A question came up last week at the secret meditation group: What’s a good place to start my mindfulness practice? Most of the following conversation was about platforms, books, tools. There are a thousand fancy mindfulness apps and a hundred places to access guided meditations and everybody has their favorite.
Another question came up in a continuous improvement training session I was leading the week before: What’s a good place to start with continuous improvement? I had a better answer for that one. My answer was: you start where you are, with what you have, and you start today.
I wish I’d had the presence of mind to respond to the meditation question with the same answer, like this:
Q: What’s a good place to start my mindfulness practice?
A: You start where you are, with what you have, and you start today.
Lawyers practice law. Doctors practice medicine. Humans (can) practice mindfulness.
What’s wrapped up in that little word, practice? For me, there are three things:
- Practice entails humility. There’s always room for improvement. Practice, in this sense, is not about making perfect but about knowing that you’ll be done when you’re dead.
- Practice is a discipline. You have to make time for it, and develop structures and supports to help make it happen.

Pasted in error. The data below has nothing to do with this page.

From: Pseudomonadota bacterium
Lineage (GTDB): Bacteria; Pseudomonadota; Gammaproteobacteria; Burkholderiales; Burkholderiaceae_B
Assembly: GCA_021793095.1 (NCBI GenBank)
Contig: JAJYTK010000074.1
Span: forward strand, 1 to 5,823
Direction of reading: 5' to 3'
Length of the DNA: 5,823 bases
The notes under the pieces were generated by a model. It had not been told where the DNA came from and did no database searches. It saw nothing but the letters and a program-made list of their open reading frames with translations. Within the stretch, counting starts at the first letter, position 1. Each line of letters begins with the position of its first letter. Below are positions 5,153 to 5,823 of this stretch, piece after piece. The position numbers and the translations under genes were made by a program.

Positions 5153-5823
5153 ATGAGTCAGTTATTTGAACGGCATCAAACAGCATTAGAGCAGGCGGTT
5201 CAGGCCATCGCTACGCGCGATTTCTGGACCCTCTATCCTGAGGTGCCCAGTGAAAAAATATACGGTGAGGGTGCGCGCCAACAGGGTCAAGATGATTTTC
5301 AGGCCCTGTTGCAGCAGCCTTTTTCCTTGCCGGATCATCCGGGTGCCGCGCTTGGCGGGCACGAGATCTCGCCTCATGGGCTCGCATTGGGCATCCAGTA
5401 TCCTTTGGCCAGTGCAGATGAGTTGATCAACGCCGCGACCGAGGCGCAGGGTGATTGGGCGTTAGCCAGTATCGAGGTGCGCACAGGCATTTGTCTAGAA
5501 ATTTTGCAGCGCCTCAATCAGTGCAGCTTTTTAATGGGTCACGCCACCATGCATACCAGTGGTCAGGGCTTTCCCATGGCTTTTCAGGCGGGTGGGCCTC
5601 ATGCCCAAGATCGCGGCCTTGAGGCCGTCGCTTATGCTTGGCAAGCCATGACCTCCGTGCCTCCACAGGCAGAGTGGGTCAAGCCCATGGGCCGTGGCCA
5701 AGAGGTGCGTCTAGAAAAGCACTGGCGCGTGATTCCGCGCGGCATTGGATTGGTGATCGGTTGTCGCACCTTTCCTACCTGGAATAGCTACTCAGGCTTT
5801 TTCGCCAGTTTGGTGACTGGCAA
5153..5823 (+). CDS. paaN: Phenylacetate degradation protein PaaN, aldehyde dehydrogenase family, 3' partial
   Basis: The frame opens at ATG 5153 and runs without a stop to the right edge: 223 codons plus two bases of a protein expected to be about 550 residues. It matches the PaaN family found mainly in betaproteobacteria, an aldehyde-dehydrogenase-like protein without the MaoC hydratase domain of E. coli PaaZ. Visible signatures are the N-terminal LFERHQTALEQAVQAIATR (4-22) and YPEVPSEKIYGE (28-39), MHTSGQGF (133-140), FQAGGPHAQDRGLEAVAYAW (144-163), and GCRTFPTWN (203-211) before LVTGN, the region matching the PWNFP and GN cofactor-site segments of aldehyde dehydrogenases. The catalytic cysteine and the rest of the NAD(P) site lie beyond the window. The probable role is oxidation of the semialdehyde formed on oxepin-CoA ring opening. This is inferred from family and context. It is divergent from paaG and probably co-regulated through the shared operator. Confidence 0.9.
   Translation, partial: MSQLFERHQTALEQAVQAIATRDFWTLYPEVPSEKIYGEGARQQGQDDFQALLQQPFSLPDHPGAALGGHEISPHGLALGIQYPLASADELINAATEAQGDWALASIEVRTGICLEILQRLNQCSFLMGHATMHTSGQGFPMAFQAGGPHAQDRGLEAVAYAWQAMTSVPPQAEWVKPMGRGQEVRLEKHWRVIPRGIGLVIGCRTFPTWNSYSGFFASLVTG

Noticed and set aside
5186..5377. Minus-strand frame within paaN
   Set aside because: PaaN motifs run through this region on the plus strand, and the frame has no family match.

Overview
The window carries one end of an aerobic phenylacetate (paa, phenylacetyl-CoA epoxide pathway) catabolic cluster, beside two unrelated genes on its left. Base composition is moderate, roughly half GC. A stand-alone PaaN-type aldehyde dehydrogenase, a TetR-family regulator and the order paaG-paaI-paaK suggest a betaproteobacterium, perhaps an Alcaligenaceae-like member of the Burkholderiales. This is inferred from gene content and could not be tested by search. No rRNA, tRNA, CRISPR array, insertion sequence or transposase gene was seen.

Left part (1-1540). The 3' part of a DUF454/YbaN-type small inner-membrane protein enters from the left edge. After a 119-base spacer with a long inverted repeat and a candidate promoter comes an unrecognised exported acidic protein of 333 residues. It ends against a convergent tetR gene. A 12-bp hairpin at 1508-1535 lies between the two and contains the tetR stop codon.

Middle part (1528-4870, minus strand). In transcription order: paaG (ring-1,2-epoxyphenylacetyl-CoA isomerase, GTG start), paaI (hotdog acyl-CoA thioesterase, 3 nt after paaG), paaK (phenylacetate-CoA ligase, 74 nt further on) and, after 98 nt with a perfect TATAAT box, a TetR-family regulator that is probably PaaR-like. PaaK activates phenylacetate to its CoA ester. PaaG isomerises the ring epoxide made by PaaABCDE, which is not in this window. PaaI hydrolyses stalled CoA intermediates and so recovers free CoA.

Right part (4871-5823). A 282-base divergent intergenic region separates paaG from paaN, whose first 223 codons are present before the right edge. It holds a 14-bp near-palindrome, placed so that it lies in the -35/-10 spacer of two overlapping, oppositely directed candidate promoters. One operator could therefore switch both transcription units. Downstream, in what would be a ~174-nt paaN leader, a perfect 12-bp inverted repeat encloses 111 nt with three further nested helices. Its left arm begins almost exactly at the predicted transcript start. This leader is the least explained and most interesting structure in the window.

- Practice is a habit. Mindfulness is habit-forming, in particular because the objects of meditation are things we always carry around with us (our breath, our awareness of sounds and sights, thoughts clambering up out of the darkness).
Don’t create a practice that depends on little gizmos like bells, statues, or guided meditations. You gotta be able to take your practice with you. Use these things to set the scene or access instruction, but remember: they’re the pizza box, not the pizza.
Instead, look for resources that help you inspect what it’s like to be you, and become aware of the processes and piles of chaotic activity you call your “self”. The mystery is there for you to access and take comfort in anytime.
“We built a world of altars because we could never put the mystery into words. We tried to make the mystery human, we tried to lock it into shape, we made sacrifices to it, we sang its poetry and then we left the buildings empty and walked away. We don’t talk about the mystery anymore, not where I come from, but nothing has changed in the world except us.”
—Paul Kingsnorth, Beast
Find a good teacher and learn from them using the media that works best for you. The best teachers give resources that help you understand:
- what the activity of meditation is,
- how to try it yourself, and
- what it might be like to succeed (or fail) in the activity.
Either of the following will help you begin a practice of mindfulness meditation from a secular, no-bullshit stance. Nothing to believe in, but a whole bunch of things to try.
If you want a book…
If you want guided meditations…
Start where you are, with what you have; start today.